Much has been made of the heavyweight rankings of late. Grown men play hot potato with the prestigious title of “Baddest Man on the Planet” as the number one slot has shifted three times in the last 9 months. We find ourselves at a crossroads as the marquee division of the sport is in flux. Much of what we believe is based on theories and guesses. Just as Jon Snowden suggested that we forget what we think we know of the Featherweight division, I call for the same treatment toward the Heavyweight division. Here’s why I know that I don’t know a damned thing about the StrikeForce Heavyweights.
Fedor Emelianenko stands in the eye of the storm of any heavyweight rankings discussion, and his standing in StrikeForce is just as mysterious as his persona; let’s take a look. Simply put, while Fedor’s leaves a legacy of highlight real finishes against top flight competition that have kept me on youtube late into the night on more than one occasion. Unfortunately, his recent past is up for debate.
It’s not a simple matter of whether Fedor has blatantly dodged respectable competition. At the time of his fights with Tim Sylvia, Andrei Arlovski, and Brett Rogers, each of his opponents were held in good standing. Arlovski in particular put together a series of wins that understandably earned him the rank of number two heavyweight in the world before their fight. However the lustrous shine of the moment may reveal itself to be nothing more than gilded junk. Preceding his own back to back losses, Fedor’s last three opponents went on to lose their next, or in Arlovski’s case, every single fight since. At what point did Fedor’s career begin to decline. It’s an important question, as we consider Fabricio Werdum.
At the moment Fabricio Werdum can make a solid claim at number one in StrikeForce. His recent wins include former number one in the world Fedor Emelianenko and the only other man to beat Mr. Emelianenko, Antonio Silva. While Werdum’s win over Antonio Silva is the cut and dry type affair between two solid heavyweights an MMA can only hope for, it is important to consider which what sort of fighter showed up across the cage from Fabricio Werdum on June 26, 2010. Had Fedor’s past victories come against aged relics and a propped up journeyman? Were they the ferocious top ten fighters the promoters would have us believe? Somewhere in the middle? The simple truth is, we just don’t know. No solid validation or criticism can be found for Werdum in either his win against blown up light heavyweight Mike Kyle or during his UFC run where he had mixed success. His 3-2 record ended in a loss to one of the most consistent and active heavy weights from 2008-2010, Junior Dos Santos.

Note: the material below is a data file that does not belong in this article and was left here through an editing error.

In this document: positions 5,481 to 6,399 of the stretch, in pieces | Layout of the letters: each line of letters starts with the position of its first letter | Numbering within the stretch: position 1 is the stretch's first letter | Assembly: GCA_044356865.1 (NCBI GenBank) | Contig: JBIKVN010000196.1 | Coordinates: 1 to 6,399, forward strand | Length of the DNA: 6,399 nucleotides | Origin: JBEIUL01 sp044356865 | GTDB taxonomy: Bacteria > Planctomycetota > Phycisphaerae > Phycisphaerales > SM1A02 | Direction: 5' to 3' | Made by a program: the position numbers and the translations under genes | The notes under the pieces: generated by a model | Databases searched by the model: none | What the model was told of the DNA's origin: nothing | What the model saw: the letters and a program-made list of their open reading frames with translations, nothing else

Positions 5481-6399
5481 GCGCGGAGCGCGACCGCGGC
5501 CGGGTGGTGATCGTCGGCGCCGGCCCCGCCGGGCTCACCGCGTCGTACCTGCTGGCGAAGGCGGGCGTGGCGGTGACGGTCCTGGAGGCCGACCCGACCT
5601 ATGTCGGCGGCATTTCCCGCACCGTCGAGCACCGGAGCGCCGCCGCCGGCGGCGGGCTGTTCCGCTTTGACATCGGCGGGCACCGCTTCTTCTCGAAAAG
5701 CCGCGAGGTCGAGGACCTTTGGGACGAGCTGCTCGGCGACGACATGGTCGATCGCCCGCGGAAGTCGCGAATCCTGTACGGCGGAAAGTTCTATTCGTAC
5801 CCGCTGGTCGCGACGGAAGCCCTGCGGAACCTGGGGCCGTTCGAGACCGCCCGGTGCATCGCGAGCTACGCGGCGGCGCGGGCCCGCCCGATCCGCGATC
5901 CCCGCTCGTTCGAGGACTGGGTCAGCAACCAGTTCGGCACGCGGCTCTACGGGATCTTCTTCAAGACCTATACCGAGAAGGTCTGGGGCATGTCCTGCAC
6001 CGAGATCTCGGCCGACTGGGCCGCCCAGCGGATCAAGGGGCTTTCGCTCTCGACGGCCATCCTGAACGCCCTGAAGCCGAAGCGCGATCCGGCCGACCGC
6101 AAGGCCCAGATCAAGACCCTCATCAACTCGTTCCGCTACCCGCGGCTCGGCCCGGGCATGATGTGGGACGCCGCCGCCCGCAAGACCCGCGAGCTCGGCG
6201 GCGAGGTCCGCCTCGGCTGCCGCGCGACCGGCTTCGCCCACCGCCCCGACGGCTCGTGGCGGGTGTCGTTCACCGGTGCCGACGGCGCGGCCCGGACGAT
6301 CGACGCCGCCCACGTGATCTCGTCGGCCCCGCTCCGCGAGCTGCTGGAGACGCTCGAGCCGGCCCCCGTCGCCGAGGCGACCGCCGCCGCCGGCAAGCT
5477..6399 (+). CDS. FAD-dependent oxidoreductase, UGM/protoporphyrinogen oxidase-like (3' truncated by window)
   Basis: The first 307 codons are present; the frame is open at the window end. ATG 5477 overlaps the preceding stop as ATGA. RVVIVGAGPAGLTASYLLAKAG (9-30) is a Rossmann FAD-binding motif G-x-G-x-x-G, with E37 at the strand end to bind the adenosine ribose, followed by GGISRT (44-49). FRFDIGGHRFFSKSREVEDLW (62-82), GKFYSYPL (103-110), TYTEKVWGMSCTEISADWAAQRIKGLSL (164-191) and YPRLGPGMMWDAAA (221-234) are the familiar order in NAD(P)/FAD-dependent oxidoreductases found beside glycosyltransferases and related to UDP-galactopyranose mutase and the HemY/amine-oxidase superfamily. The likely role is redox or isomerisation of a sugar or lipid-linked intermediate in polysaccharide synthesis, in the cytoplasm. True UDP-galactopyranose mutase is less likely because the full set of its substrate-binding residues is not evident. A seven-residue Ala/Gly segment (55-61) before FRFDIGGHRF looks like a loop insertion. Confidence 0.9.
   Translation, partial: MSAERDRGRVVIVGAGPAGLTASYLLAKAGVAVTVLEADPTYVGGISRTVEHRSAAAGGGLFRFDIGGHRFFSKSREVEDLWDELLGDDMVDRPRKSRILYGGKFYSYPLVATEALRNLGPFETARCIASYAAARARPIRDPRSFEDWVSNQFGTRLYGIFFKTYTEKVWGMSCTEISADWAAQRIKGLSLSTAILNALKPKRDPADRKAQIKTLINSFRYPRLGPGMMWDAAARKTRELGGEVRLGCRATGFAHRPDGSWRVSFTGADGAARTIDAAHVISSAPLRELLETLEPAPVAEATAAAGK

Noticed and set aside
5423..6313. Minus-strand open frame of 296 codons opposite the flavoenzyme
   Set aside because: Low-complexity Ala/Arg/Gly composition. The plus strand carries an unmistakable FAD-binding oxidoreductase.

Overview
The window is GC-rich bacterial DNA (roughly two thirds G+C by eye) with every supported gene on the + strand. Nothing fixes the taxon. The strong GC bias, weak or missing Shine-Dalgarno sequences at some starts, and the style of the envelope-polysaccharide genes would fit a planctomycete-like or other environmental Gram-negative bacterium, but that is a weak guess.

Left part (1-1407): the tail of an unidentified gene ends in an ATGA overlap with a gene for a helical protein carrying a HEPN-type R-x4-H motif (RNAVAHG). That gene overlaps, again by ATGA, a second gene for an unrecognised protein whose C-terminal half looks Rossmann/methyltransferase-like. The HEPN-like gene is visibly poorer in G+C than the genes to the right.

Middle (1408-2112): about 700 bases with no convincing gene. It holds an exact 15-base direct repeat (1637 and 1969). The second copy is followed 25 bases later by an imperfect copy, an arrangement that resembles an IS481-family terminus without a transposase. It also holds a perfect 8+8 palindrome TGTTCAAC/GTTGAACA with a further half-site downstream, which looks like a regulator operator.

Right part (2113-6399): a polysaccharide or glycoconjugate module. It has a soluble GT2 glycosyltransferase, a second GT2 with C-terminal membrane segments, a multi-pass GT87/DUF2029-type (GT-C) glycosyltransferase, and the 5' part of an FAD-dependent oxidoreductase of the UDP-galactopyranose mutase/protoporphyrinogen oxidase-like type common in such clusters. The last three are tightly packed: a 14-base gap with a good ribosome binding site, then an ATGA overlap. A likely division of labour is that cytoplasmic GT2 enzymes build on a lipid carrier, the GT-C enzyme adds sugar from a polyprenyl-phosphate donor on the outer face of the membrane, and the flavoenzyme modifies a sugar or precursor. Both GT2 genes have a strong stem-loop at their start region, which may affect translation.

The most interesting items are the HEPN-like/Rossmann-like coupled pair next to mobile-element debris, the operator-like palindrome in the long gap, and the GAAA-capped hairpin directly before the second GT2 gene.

While Fedor Emelianenko draws on a storied history, and Fabricio Werdum boasts the most impressive recent record in StrikeForce, Alistair Overeem has the potential to blow everyone out of the water – he just hasn’t done it yet. Any conversation with B.J. Penn or Vitor Belfort will quickly remind us what seems to ail these past phenoms and prodigies so greatly; grabbing your destiny is much harder than the ardent fans would like to acknowledge. Alistair Overeem’s win against Brett Rogers faces much of the same criticism as Fedor’s. One key exception being that Fedor beat Brett Rogers first. However not much can be said of Alistair Overeem’s MMA career of late other than the fact that he has performed as expected against subpar competition. Confusion surrounding Overeem’s status in the division involves accomplishments made in the world of Kickboxing, and how relevant they are to his MMA career. Traditionally Kick boxers fair poorly in Mixed Martial Arts, but Overeem was an MMA fighter first, and his proponents are confident in his ability to adopt his successful standup to his home sport. Ultimately, Dana White said it best when he stated that Overeem simply needed to prove his ability against some name opponents. Avenging his loss against Fabricio Werdum is the best step he could take in doing that.
At a cursory glance, it may seem that each of these heavyweights is just plain bad, or that I just dislike the lot of them. Neither is true, and in all honestly I like just about every fight each of these gentlemen have put out during my time as an MMA fan. Each of them is talented, and at the moment they all belong in the top ten of the division for their skills and accomplishments. What I wish to express is a sense of uncertainty, shades of gray on in which the truth lies between extreme possibilities for the place of each of these fine fighters.